Older than the Web itself, multifactor authentication is an IT security technology method that requires people to provide multiple forms of identification or information to confirm the legitimacy of their identity for an online transaction or in order to gain access to a corporate application. The goal of multifactor authentication use is to increase the difficulty with which an adversary can exploit the login process to freely roam around personal or corporate networks and compromise computers to steal confidential information, or worse.
This series began in October 2014 and continued over several articles:
And then I have specific reviews of some of the MFA tools:
xFA can add multifactor security to any web service with a few lines of code. We tested xFA on a small network in August 2014. It has cloud-based components to manage multifactor security, along with apps for iOS and Android.
Price: $19.95 per user per year
Fingerprint authenticators for iPhone 5 and Samsung Galaxy are expected for the near future.
When we reviewed six mobile device management products for Network World back in 2013, Citrix declined the opportunity to participate, but the company has changed its mind with the recent release of Xen Mobile v9.0 MDM. In our testing, we found that the software stacks up nicely against AirWatch and Good Technology, the two leaders from that review, and should be on any IT manager’s short list, particularly if you already use other Citrix connectivity products. (A view of its extensive security options can be seen on the right.)
You can read my review today in Network World here.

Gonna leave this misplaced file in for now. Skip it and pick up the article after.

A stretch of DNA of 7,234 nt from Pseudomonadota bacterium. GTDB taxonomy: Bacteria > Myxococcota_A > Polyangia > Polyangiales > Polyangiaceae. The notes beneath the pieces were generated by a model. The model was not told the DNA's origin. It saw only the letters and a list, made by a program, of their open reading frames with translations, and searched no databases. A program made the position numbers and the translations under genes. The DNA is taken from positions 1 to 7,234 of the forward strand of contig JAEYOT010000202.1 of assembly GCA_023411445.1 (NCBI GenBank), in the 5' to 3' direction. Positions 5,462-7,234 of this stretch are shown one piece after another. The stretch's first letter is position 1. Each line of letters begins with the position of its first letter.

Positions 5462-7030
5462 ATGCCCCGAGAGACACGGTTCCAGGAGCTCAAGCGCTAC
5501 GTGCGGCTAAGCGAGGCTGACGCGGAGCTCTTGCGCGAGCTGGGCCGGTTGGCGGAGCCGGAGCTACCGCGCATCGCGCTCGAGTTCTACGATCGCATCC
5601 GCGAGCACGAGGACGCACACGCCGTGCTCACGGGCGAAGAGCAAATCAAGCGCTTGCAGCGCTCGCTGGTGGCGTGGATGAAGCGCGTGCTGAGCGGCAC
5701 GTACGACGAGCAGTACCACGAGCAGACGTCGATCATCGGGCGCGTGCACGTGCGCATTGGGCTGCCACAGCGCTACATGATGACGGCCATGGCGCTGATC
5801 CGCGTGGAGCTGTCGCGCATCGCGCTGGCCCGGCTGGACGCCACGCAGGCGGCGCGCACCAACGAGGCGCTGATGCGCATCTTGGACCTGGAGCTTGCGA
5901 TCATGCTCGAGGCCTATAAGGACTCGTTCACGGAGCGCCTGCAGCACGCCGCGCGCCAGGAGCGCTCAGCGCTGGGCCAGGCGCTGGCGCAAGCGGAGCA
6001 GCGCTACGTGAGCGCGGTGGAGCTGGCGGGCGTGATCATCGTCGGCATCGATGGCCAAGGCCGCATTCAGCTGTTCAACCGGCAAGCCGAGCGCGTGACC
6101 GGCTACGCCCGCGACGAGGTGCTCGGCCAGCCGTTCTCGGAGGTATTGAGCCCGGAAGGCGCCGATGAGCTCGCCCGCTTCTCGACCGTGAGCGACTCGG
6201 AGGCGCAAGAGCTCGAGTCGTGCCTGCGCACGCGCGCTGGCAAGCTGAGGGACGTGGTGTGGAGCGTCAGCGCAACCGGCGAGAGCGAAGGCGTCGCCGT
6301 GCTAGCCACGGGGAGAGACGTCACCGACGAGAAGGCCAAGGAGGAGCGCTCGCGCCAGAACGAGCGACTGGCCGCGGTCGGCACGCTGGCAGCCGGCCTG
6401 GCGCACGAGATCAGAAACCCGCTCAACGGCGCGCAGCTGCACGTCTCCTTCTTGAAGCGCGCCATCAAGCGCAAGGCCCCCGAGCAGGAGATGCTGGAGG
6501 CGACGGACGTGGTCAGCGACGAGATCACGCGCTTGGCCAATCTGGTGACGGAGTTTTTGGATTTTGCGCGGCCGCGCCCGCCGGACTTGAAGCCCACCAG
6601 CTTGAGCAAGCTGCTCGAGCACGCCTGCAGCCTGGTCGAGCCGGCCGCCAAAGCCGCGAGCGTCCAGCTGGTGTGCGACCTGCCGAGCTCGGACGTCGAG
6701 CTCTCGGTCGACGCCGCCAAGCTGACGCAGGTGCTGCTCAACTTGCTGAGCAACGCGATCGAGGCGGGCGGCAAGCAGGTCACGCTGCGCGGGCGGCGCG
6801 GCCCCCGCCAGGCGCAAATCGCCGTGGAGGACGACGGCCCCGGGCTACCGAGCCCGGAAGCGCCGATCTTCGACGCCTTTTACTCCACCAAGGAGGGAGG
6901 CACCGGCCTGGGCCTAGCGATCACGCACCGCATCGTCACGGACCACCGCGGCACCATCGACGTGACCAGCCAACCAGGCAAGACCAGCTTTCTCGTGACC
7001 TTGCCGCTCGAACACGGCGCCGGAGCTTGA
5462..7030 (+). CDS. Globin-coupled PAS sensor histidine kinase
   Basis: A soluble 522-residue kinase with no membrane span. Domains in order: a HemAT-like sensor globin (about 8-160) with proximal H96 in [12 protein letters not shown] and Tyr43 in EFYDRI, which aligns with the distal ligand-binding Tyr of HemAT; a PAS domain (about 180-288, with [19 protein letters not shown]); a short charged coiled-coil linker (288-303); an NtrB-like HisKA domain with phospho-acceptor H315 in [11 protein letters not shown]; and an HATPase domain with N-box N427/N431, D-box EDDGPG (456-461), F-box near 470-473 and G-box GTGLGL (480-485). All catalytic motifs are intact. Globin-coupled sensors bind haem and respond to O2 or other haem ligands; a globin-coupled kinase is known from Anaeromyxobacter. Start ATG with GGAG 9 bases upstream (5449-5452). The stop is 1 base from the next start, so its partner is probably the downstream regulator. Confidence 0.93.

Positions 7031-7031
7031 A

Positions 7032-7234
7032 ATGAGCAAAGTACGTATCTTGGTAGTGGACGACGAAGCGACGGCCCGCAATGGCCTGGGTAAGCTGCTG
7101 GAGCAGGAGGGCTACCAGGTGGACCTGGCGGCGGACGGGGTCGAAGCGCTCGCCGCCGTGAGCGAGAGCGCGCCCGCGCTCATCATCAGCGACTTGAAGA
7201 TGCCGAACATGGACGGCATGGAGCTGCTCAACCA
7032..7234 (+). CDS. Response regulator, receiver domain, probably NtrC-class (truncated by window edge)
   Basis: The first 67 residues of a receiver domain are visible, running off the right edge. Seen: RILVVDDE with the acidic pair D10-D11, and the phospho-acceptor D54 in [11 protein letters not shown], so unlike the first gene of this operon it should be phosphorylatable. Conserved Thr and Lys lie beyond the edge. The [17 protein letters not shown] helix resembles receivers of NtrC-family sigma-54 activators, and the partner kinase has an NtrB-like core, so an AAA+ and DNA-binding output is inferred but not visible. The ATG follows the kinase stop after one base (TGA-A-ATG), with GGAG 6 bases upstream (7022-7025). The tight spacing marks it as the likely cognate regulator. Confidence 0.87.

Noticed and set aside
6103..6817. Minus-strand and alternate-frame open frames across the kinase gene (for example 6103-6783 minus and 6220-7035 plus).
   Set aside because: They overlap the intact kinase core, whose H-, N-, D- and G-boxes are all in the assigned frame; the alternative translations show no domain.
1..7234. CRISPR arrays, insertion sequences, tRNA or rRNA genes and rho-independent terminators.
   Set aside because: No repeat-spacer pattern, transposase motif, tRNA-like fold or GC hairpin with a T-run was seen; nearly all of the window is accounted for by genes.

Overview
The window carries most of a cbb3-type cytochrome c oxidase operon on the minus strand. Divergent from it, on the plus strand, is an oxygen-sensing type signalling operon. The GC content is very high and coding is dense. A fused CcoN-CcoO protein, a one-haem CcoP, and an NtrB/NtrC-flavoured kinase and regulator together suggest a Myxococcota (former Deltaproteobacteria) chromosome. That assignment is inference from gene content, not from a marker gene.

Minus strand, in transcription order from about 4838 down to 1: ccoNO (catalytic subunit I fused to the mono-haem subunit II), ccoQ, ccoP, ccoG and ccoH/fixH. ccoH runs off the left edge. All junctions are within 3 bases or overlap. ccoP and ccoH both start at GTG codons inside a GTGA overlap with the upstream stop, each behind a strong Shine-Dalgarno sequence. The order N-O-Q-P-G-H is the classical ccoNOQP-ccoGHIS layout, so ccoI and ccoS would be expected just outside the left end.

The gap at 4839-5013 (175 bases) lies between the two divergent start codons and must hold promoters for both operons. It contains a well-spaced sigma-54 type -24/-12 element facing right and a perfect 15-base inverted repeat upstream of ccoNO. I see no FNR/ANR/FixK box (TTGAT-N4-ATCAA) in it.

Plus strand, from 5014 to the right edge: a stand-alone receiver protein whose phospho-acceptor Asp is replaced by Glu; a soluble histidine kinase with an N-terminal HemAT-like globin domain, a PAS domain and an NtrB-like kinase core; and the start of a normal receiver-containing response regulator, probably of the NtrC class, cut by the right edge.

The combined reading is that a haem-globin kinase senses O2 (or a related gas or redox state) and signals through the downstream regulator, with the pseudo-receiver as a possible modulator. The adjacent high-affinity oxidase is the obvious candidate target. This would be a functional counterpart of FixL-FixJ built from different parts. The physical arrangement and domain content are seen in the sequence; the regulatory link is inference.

The days of defending the perimeter are over. Look at what happened to a major retailer in late 2013 as an example. Someone posing as a trusted contractor was able to enter the retailer’s network and do all sorts of damage — to the tune of 40 million compromised customers. This attack occurred because the retailer wasn’t looking at insider threats carefully enough. Indeed, the perimeter has become more and more porous, and network defenses based on this traditional barrier are no longer enough to protect an organization’s business interests and objectives
You can read the post on AT&T Networking Exchange blog here.
Join me and Tina Stewart, the VP of Marketing for Vormetric, in an interesting webinar on 7/22 at 11 am PT. Insider threats have shifted to include both traditional insiders – individuals with access to critical data as part of their work, and privileged users — and the compromise of legitimate users’ credentials by sophisticated malware and advanced persistent threats (APTs). According to the latest Insider Threat Report from Vormetric, organizations are still wrestling with this growing problem, and struggling to find an appropriate security response.
We will talk about these issues and some of the ways that IT managers can mitigate these threats. Here is the link to view the webinar recording from Virtualization Review.
I offer guidance to help enterprises find the unified threat management (UTM) product that best suits their organizational needs when they’re buying security. In this article, I discuss UTM functionality, features, pricing and more.
You can read the first of four parts of my article series in SearchSecurity here.
When it comes to dealing with zero-day threats, time is of the essence. The quicker an IT security team can respond and repel an attack, the safer the organization. Many security teams rely on pattern matches and malware databases, but these methods have become less effective as custom viruses, created almost continuously, make algorithms obsolete. Crowdsourcing threat data so that a community can act quickly and repeal potential invasions is delivering results for more enterprises. (The illustration is a typical threat workflow from CyberSquared’s ThreatConnect.)
You can read my article for InfoSec Magazine here where I talk about the various community-based threat operations such as OTX, MAPP and Threat Radar.